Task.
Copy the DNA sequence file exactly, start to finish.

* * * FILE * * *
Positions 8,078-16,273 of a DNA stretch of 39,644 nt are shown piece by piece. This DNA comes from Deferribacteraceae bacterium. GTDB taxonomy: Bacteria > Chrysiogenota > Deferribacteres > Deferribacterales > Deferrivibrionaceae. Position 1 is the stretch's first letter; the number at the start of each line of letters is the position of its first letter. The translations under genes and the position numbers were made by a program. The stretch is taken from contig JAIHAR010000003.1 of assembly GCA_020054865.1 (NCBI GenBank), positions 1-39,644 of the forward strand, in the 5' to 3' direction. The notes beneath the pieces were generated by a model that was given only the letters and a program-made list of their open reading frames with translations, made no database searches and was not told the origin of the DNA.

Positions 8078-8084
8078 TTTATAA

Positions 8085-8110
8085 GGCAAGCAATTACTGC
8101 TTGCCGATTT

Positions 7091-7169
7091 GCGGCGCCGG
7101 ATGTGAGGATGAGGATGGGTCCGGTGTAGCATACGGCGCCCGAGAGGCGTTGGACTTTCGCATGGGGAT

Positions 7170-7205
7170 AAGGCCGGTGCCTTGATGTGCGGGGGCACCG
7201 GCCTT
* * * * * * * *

Positions 8,078-16,273 of a DNA stretch of 39,644 nt are shown piece by piece. This DNA comes from Deferribacteraceae bacterium. GTDB taxonomy: Bacteria > Chrysiogenota > Deferribacteres > Deferribacterales > Deferrivibrionaceae. Position 1 is the stretch's first letter; the number at the start of each line of letters is the position of its first letter. The translations under genes and the position numbers were made by a program. The stretch is taken from contig JAIHAR010000003.1 of assembly GCA_020054865.1 (NCBI GenBank), positions 1-39,644 of the forward strand, in the 5' to 3' direction. The notes beneath the pieces were generated by a model that was given only the letters and a program-made list of their open reading frames with translations, made no database searches and was not told the origin of the DNA.

Positions 8078-8084
8078 TTTATAA

Positions 8085-8110
8085 GGCAAGCAATTACTGC
8101 TTGCCGATTT

Positions 7091-7169
7091 GCGGCGCCGG
7101 ATGTGAGGATGAGGATGGGTCCGGTGTAGCATACGGCGCCCGAGAGGCGTTGGACTTTCGCATGGGGAT

Positions 7170-7205
7170 AAGGCCGGTGCCTTGATGTGCGGGGGCACCG
7201 GCCTT